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Date:      Wed, 23 Feb 2005 13:23:25 -0600
From:      Jacob S <>
Subject:   Re: Different OS's? Marketshare
Message-ID:  <>
In-Reply-To: <>
References:  <!~!UENERkVCMDkAAQACAAAAAAAAAAAAAAAAABgAAAAAAAAAkUru9e0Xgkm1jphiEj0758KAAAAQAAAAVNKPkcwi5Uq3w6wWDp/> <> <> <> <> <>

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On Wed, 23 Feb 2005 19:46:47 +0100
Anthony Atkielski <> wrote:

> Jacob S writes:
> > Good. I'm glad to see the average Windows user looking around the
> > computer store still gets to see an alternative once in a while.
> I'm pretty sure I've seen Mandrake, SuSE, RedHat, Fedora, and a couple
> of other Linux versions in computer stores.
> A few years ago, I bought my first copy of FreeBSD (4.3) in a computer
> store.  Now I can't find FreeBSD anywhere; I had to burn my own CD
> from a download to install 5.3.

So, FreeBSD is vulnerable to this same hypocrasy; where it is sold in
stores but still hailed as a "free" OS?

> > So, where on do you see them trying to sell
> > something?
> On the first page, with the ad for XS4ALL.  If you click on "Getting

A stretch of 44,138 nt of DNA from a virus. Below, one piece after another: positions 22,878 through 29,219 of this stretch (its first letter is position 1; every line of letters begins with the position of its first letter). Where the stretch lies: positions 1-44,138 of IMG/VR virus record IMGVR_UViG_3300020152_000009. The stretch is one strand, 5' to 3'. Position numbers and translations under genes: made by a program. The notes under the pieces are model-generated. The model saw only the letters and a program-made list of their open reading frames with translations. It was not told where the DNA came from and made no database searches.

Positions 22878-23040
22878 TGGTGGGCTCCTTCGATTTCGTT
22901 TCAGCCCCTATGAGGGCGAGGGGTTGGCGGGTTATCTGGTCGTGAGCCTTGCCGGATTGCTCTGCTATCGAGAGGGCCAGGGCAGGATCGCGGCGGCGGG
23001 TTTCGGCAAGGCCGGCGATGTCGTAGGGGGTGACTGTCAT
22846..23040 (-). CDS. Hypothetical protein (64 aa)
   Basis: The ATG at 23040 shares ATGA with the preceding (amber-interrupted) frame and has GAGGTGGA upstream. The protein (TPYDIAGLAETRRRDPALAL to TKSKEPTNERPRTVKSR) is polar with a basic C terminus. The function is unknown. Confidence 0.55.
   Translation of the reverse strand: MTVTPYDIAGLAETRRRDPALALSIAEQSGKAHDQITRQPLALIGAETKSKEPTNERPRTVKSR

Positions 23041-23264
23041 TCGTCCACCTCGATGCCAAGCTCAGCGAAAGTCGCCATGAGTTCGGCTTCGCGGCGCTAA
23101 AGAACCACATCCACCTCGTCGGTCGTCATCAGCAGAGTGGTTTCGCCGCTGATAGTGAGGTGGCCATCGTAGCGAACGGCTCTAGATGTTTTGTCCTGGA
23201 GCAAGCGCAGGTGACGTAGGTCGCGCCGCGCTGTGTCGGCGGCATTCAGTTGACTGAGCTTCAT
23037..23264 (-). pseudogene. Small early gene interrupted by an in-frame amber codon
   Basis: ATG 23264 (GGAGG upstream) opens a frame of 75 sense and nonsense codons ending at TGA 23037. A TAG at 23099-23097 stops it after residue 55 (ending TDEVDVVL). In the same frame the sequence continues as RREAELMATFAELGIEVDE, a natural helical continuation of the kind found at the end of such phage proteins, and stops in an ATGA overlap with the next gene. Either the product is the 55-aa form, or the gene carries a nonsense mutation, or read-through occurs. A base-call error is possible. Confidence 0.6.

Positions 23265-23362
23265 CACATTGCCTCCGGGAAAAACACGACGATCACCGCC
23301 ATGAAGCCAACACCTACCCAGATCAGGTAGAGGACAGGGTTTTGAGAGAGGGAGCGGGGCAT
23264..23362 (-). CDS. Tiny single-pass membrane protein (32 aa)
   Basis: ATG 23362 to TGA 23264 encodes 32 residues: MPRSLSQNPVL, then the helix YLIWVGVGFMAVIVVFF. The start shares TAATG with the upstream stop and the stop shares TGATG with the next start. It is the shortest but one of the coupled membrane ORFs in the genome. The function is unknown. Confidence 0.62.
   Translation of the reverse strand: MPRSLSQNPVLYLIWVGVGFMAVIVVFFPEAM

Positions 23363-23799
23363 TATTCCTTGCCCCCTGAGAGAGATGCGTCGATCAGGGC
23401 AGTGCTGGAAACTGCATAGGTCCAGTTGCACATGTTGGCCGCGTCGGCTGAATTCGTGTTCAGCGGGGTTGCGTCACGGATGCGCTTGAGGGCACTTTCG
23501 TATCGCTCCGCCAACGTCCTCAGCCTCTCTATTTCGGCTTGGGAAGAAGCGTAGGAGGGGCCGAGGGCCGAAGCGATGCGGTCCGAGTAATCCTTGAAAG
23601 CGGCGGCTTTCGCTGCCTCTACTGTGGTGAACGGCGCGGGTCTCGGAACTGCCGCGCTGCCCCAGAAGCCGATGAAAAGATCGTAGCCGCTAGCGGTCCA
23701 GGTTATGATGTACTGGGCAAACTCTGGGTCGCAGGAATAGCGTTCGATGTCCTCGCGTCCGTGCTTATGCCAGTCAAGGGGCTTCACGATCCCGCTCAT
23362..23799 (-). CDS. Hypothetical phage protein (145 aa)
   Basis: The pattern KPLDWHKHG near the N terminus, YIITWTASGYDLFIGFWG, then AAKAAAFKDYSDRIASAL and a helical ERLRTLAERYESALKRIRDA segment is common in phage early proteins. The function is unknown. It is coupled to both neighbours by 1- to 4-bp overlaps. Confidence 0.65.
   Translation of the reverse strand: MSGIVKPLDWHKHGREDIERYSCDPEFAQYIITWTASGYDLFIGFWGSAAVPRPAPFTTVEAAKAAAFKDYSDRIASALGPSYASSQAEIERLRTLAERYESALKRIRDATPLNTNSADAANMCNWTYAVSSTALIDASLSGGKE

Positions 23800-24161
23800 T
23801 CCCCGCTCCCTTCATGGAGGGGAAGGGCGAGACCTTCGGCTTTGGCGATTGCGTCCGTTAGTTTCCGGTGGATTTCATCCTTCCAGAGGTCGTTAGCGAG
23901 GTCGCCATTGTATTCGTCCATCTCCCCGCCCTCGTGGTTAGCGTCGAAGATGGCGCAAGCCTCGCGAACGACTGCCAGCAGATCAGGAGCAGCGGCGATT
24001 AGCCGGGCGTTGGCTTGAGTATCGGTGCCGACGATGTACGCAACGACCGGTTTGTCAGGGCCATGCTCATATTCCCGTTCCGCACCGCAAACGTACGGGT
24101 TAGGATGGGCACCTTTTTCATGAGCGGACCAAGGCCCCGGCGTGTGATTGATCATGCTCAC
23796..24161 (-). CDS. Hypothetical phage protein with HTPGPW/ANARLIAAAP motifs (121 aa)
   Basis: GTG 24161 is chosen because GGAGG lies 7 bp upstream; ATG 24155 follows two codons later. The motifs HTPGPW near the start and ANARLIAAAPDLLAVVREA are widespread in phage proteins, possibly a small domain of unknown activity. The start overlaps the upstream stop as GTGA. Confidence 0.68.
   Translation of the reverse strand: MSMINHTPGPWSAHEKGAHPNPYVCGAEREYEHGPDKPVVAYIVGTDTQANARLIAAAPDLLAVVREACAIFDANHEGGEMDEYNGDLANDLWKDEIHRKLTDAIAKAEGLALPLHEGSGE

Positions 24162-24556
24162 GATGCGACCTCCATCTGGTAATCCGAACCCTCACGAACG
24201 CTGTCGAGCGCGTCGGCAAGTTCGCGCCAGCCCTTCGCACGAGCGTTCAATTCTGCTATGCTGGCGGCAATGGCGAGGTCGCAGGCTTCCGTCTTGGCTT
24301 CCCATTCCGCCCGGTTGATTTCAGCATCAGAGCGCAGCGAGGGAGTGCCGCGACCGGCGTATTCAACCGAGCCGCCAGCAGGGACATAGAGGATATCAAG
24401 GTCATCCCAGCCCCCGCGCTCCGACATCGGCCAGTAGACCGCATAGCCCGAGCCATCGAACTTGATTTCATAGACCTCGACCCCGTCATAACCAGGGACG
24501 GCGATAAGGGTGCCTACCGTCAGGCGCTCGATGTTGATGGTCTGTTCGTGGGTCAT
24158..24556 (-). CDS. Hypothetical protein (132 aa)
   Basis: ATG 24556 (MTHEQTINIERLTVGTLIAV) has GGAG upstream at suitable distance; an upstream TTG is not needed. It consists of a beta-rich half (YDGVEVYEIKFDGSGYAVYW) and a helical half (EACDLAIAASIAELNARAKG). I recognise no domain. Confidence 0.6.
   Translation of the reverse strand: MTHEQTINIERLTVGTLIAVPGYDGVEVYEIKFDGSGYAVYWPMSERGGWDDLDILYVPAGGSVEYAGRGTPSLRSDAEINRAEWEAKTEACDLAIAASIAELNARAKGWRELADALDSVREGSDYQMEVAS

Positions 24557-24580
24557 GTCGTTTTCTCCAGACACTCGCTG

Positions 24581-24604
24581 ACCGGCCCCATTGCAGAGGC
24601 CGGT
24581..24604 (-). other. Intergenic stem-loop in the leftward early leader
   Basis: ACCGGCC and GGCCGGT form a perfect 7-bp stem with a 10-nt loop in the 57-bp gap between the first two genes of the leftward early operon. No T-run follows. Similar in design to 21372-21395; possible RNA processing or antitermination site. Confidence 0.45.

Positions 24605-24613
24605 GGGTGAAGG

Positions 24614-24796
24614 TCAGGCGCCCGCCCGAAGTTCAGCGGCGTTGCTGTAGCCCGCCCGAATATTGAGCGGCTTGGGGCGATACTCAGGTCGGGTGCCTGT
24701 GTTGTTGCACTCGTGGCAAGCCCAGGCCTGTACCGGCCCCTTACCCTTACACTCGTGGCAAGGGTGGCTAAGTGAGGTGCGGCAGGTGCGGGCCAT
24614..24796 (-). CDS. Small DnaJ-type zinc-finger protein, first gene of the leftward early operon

> Debian," the first option given is purchase of the CDs.

Except that's simply listing the ways you can get Debian. If you look at
the list you will notice there is not a single Debian owned organization
on there selling cds. They provide links to people that do for your
convenience. They do this as a service - without getting any kind of
reimbursement from the vendors for listing them on the Debian
website. For more details see these pages on the Debian site:

If that makes Debian non-free, then FreeBSD is non-free too (or used to
be) - when you purchased version 4.3 from a computer store. 

> > But Linux was compared to Microsoft, which would indicate that some
> > consider it to be giving in to evil influences.
> I don't think the trend towards commercialism is healthy, noble, or
> altruistic, although it's understandable.  But it's a bit hypocritical
> of Linux fans to claim disdain for the Microsoft-style business model
> when they are following precisely in Microsoft's footsteps themselves.
> Of course, this was inevitable, but the Linux crowd never understood
> that.

Except you haven't proven that Debian has a "trend towards
commercialism". My point in all of this is that your generalizations of
"Linux" would be about like Linux users saying all of the BSDs are the

And, by the way, if you look at and, you
will notice that they are both owned by non-profit organizations. That's
totally different from a "Microsoft-style business model".


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